Duck Hunting Expands on Upper Klamath Lake

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Photographs courtesy of Don Archer

With the flooding of 2500 acres on Agency Lake (Upper Klamath Lake) by the Nature Conservancy, duck hunters have been probing and exploring the new terrain. Prior to the breaching of the dykes, I met an old duck hunter out on the lake one blue-bird day. We crossed paths on the open water and cut our engines to chat. He is in his mid-seventies, and he has been hunting the lake for over forty years. I candidly admitted that I had been lost in the fog twice that year and was contemplating buying a GPS. He was excited about the upcoming flooding and reclamation of old marsh. "Do you realize," he said, "that we have the opportunity to study and chart the flight patterns of ducks and geese on uncharted grounds. Get a GPS and keep notes!"


My first hunt was a disaster. I picked a partially submerged dyke with broken willows to back my grassed boat up against. In front of me I had a small body of water about twenty yards wide that followed the old dyke. This sliver of water ended up against a floating mat of straw that stretched for a half a mile. On the other side of this impenetrable tangle of mat, hundreds of birds flew in from the lake, crossed the new open water tracts and landed on the edges of the straw to rest. Six weeks into the season, the birds climbed high over every tree lined dyke. Probing the water I found depths of three to five feet on the edge of the vast swath of floating straw from the fall harvest. The next day I headed over to the Williams River area to find cover.

I positioned my boat in a cluster of willows with shallow water all around me. For the next three hunts, I did very well calling small flights of teal and lone mallards. I watched hunters at mid-day fire up their Mud Buddies and explore the area for back-water mallard water. My mid-November the large flights of teal zig-zagging across the new water seemed to disappear. The birds were not dropping into my stool and almost all of the flying birds were not responding to my calls. Even more frustrating, my boat was not positioned correctly for pass shooting. I watched enviously as some duck hunters fired at birds from their boat out in a maze of floating mat and tulle patches. As if I had eaten sour grapes for lunch, I told Don that they were probably shooting at divers.

Towards the Williamson River a few fields remain uncovered by water but without any cover.

Coming in from my last hunt with one bird in hand, I decided to get as close to the shallows as I could. Earlier I had observed that the eastern edges of this new tract met fallow grounds infested with tall weeds. On my first outings I had not disturbed any large concentrations of birds hiding in the thick maze. But this time my old friend Don Archer and I watched as mallards jumped from the edges as far back as a fifty yards in this weed, congested thicket. I looked for any tell-tale signs of a boat dragged into this cover, but I found no signs. I stood up on the highest position on my boat and yelled Eureka! I spotted a pot-hole in the jungle. Meanwhile, the birds we jumped were already circling back and dropping into the tangled web of brush and weeds. Moving down the shoreline I spotted another pot-hole and some dark silhouettes. "Oh, oh," I said to Don. "I think I am looking at some decoys." Just then a guy stood up and lifted both arms in the air in frustration. They had passed up firing on ducks directly overhead not wanting to give their secret location away to us. I gave a friendly gesture back and moved out of the area. At least he had not given me the middle finger salute. I have been very tolerant of exploring duck hunters stumbling onto my spread. After all, the flooding took place almost a month after the season opened. I hope this courtesy continues as duck hunters move in and out of the area trying to find good locations.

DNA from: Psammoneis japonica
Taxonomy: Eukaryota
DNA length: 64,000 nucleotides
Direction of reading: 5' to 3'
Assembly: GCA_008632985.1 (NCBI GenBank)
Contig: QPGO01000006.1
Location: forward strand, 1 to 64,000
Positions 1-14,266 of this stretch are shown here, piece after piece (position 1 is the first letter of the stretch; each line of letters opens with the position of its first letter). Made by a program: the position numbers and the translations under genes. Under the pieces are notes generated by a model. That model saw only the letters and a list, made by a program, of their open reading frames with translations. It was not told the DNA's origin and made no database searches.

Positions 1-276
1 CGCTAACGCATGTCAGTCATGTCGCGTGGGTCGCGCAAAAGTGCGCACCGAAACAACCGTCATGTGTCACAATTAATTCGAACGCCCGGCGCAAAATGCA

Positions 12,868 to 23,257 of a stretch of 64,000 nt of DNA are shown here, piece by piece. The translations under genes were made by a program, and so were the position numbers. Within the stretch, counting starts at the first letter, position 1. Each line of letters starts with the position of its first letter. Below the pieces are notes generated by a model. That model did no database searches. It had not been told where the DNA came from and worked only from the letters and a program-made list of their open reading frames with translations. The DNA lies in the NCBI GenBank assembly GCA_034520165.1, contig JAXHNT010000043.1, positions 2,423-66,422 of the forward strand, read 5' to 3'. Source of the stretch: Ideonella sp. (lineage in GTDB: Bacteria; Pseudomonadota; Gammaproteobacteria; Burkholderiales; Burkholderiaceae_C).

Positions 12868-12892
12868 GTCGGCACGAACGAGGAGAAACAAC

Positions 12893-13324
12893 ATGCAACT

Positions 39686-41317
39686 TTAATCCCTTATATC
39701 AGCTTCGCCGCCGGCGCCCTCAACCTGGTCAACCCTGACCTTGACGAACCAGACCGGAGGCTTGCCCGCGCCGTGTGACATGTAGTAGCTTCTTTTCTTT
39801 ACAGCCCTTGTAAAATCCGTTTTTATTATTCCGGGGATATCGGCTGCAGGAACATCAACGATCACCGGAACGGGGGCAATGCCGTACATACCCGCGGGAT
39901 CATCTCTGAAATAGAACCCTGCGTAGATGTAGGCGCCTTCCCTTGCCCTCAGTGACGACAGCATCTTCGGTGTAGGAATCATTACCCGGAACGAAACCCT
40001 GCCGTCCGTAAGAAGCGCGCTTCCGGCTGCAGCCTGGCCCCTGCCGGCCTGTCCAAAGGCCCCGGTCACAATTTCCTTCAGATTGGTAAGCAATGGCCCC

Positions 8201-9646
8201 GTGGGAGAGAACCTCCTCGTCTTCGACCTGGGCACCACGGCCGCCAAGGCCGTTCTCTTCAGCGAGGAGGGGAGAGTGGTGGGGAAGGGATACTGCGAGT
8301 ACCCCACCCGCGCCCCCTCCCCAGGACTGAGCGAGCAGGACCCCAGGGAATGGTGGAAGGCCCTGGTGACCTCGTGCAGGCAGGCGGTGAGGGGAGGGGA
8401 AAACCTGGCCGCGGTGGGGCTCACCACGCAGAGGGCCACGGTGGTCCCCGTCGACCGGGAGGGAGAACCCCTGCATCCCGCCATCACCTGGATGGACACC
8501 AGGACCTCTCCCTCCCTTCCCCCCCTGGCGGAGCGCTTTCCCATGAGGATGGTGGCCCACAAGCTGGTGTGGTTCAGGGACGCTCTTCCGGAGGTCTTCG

Don Archer waits for my lab Buddy to take a leak.

Initially I was worried that too many hunters would pour into the area. So far that has not been the case. Most of the newly flooded land is large tracts of open water adjoining the lake. Many of the local hunters still return to their favorite spots at the mouth of the Williamson River and along the tulle shores of the straits. With the exception of divers, mid season typically slows in the number of puddle ducks that stay in the area. I am just delighted, however, that in these times of high fuel costs, I have a new hunting area only a few miles from my home. It will be interesting to see how the new marsh comes to life with tulles and bulrushes. A spokesman for the Nature Conservancy said that in a test section the tulles came up in two years and in five years the test section had matured. So far I have only found three entrances through the "breached" dykes, although the tract can be accessed from the Williamson River. Any duck hunter worth his salt will find the "secret spots." If we are tolerant of each other this season and demonstrate good manners in the marsh, all of us are going to have a lot of fun figuring out how to hunt this newly created marsh. Additional marsh will be created east of the Williamson River adjacent to Goose Bay. According to Matt Barry, project manager for the Conservancy, as reported in the Herald and News, November 19, 2007, 2200 additional acres will be flooded surrounding Goose Bay. Barry estimates that the water level will be lower than the other areas, which should attract puddle ducks. Best of luck!

Dave Archer

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